Better Business Bureau
A+ BBB Rating Click for Review
X
8:52 pm YES WE ARE OPEN!
Gold Medal Service
1 (800) 553-6060
8:52 pm | YES WE ARE OPEN!
No extra charge for saturday & sunday Discounts for Seniors, Veterans, & Disabled
Discounts for Seniors, Vets & Disabled.
No extra Charge on Weekends!
1 (800) 553-6060
Schedule Online & Save $25!*
*cannot be combined with other offers
Schedule A Service Online - Conversion Form
Sending

Daylight Saving Time | How to Test Your CO & Smoke Alarms

instructions for testing your smoke alarm

Daylight Saving Time (DST) is synonymous with clocks. But what about your carbon monoxide (CO) and smoke alarms? When it’s time to change the clocks, be sure to check out those invaluable home safety features as well.

This March 12, beginning at 2AM, is when you change your clocks forward an hour, hence the term “spring forward.” After ensuring that you’re functioning on the proper time, spend some time on home safety. There are two steps homeowners are encouraged to take on Daylight Saving Time — test your alarms, and change the batteries.

This home safety task is imperative, according to many professionals, including the U.S. Consumer Product Safety Commission and the National Fire Protection Association.

Ensure CO and Smoke Alarm Safety for Daylight Saving Time:  

1. Put in fresh batteries

Yes, batteries may actually last longer than a year, but when it comes to home safety devices, it’s better to be safe than sorry. Test your CO and smoke alarms every 30 days and replace them at least once a year. While you may hear that annoying beeping that signals the end of a battery’s life, sometimes the alert doesn’t work or dies while you are away from home.

You never want to be in a structure with nonworking CO or smoke alarms. Changing your batteries bi-annually is a conscientious move that will save you from any beep-induced headaches or undetected emergencies later on.

How to change the batteries in your smoke alarm:

  1. Check the battery type and replace accordingly. You’ll most likely be looking at lithium or 9v batteries. Choose high-quality, lithium batteries if you can; this is not the time to buy generic.
  2. Remove the smoke detector. A sort of twisting or sliding of the detector away from the mounting accomplishes this. Sometimes, you can open a battery compartment door without removing the entire unit. Check the owner’s manual for specific instructions.
  3. Locate the battery compartment. The location is different in each model. Be sure to install the batteries correctly, following provided symbols or instructions in accompanying manual (“+” with “+” and “-” with “-“).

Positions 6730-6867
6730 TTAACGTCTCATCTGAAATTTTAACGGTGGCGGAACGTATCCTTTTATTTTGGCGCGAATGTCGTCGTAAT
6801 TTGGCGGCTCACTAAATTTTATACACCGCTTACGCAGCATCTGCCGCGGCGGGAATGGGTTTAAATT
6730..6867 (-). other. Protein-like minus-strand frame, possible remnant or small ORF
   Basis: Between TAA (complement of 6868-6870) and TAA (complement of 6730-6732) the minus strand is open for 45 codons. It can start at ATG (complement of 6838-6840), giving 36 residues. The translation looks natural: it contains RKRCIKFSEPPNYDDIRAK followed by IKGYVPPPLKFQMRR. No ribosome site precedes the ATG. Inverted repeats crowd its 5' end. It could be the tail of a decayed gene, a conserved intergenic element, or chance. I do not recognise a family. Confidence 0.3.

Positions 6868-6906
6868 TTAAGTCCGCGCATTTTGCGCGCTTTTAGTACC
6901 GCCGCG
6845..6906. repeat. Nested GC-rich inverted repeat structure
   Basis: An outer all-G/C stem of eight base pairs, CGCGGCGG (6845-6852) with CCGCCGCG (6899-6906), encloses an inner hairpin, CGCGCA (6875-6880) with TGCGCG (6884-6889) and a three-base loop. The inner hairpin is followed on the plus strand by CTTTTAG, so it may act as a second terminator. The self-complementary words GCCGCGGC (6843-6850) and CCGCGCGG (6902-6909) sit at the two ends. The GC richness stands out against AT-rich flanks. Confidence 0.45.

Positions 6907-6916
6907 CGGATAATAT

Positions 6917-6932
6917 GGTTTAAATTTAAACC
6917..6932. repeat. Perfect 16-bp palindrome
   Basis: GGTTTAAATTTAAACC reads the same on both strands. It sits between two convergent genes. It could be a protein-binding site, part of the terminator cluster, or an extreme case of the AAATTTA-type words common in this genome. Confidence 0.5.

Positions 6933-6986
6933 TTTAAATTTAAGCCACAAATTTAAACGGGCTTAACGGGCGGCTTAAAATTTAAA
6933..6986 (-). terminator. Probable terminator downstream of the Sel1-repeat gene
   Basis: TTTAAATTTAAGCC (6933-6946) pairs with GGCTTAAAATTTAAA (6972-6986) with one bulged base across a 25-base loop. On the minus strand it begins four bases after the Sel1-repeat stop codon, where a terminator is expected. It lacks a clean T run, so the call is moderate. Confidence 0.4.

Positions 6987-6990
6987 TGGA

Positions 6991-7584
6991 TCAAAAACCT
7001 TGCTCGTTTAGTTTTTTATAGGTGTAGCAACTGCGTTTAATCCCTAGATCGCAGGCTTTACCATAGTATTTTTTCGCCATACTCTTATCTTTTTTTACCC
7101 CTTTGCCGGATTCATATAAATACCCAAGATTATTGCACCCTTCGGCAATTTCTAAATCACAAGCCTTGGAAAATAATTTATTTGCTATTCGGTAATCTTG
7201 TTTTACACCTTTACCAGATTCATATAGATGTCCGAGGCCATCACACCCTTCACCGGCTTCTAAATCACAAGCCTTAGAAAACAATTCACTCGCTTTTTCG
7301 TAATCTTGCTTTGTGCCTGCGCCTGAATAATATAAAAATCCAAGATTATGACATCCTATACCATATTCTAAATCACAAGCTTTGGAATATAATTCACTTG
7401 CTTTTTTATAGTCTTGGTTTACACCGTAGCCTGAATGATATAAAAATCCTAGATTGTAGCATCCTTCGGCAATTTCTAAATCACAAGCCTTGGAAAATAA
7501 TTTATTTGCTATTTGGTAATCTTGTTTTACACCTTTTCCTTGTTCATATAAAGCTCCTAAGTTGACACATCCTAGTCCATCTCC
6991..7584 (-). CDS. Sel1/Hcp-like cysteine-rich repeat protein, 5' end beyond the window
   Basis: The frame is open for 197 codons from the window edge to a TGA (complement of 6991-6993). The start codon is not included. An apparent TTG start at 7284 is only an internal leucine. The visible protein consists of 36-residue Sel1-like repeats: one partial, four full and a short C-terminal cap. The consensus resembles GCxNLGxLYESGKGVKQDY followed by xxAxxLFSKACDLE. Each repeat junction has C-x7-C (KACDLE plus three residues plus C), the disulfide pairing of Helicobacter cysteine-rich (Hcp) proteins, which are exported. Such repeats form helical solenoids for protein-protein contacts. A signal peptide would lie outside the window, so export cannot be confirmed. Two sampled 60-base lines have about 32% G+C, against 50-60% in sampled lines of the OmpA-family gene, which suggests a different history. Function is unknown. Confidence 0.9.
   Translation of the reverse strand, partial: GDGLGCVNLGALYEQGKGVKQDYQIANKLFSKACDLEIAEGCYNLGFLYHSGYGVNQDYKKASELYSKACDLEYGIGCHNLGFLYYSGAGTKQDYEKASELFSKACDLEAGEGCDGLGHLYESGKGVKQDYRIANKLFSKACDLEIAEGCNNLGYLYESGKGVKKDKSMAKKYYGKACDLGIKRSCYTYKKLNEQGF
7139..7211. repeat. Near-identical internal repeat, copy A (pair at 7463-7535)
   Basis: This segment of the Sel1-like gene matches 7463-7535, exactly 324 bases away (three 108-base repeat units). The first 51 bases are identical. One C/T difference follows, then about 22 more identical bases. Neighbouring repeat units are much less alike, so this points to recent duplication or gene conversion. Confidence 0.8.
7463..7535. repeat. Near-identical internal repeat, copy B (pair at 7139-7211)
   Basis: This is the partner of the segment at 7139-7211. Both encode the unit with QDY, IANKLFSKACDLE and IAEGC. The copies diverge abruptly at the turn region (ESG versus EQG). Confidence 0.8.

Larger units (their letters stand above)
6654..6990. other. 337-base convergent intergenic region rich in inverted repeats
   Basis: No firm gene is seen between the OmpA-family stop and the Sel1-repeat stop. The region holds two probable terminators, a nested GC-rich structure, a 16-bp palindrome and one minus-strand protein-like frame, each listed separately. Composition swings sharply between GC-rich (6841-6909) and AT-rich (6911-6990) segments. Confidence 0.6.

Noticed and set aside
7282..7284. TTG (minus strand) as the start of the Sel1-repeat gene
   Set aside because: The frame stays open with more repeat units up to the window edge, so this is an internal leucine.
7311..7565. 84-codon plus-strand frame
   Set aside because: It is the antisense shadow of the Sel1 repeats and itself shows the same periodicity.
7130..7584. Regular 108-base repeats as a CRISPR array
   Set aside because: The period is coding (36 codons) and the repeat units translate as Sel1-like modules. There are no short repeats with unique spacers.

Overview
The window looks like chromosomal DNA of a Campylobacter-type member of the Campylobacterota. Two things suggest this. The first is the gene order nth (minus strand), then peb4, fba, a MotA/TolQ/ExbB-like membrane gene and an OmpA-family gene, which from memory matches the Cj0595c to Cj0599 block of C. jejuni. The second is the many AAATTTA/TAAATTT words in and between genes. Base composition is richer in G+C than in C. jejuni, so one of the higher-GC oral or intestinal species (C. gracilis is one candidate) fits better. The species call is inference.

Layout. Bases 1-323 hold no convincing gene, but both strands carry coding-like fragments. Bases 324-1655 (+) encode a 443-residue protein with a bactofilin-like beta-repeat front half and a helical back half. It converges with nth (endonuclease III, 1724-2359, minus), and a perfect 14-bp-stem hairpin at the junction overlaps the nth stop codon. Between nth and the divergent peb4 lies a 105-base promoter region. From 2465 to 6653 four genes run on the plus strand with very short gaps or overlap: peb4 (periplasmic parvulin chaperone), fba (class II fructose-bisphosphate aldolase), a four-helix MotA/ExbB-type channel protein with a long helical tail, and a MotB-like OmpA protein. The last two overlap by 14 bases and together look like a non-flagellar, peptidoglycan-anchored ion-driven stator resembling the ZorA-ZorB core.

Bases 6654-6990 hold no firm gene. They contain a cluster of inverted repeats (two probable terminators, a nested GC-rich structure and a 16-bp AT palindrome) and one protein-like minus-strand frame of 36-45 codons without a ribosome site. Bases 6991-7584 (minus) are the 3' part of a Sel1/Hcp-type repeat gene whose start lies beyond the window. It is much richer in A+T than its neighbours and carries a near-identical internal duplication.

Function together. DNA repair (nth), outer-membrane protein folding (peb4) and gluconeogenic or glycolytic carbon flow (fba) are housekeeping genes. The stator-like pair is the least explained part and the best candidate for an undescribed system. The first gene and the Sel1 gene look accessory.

2. Test each device

Testing your smoke alarms is actually something that should be done monthly (set a reminder for the first of every month). If this task is not already on your monthly checklist, March is the perfect month to begin. Take advantage of Daylight Saving Time to get your home safety in order. By using the test button on the alarm, you can determine whether or not it is functioning.

Since you have just installed new batteries, this test will also let you know if you’ve properly installed the new batteries.

How to test your alarm:

  1. Locate the “test” button on the device.
  2. Press and hold down the test button until you hear a loud, piercing alarm (up to 10 seconds for ionization alarms; up to 20 seconds for photoelectric models).
  3. The alarm will emit a sound, usually a patterned beep. This lets you know that the test was successful.

WARNING: Replace all CO and smoke alarms that are 10 years old or older!

CO detectors and smoke alarms last around 5-8 years, and should always be replaced after 10 years. After a decade, CO and smoke detectors can become erratic and ineffective. Check the owner’s manual for specific information on your model. Additionally, replace any smoke or CO detectors that have a weak or non-alarming sound when you conduct your test.

We recommend replacing your smoke alarms with dual sensor or photoelectric smoke alarms. Ionization smoke alarms are slow to sound when there is a smoldering fire. Photoelectric and dual sensor alarms are more effective and less susceptible to nuisance alarms.

For the best protection, your alarms and detectors should be “interconnected” so when one sounds they all sound. This is even more important in larger homes where an alarm can sound without anyone noticing. Ask us about strobe lights and bed shakers as well if anyone in your household is hard of hearing.

Where should alarms be installed?

Alarms should be installed in hallways and bedrooms, basements, and on each additional level of your home. They should be installed at least 20 feet away from combustion appliances such as furnaces and ovens, so as not to trigger a false alarm. One should also avoid installing them within 10 feet of high-humidity areas like bathrooms and laundry rooms. They should also be placed 6 to 12 inches below the ceiling and away from doors, windows, and other ventilation areas.

Proper placement and installation of smoke and CO alarms is important. For more information on installation and safety measures, contact Gold Medal Service. We offer smoke and carbon monoxide testing, installation and replacement services. Life is unpredictable; preparedness is key.

Related Resources:


To schedule PlumbingHVACElectrical, and more, contact the professionals at Gold Medal Service. We’ll be there with our same-day service guarantee!

Give us a call today at 1-877-803-0511 or schedule an appointment online! We’re available 24/7 to solve all of your home service needs.

Follow us on FacebookTwitterGoogle+, and Pinterest for more useful information on your home and health.

Blog
Blog
Find a New Jersey Service Area near you!
[ Click to Find a Service Area ]
Call Us Now!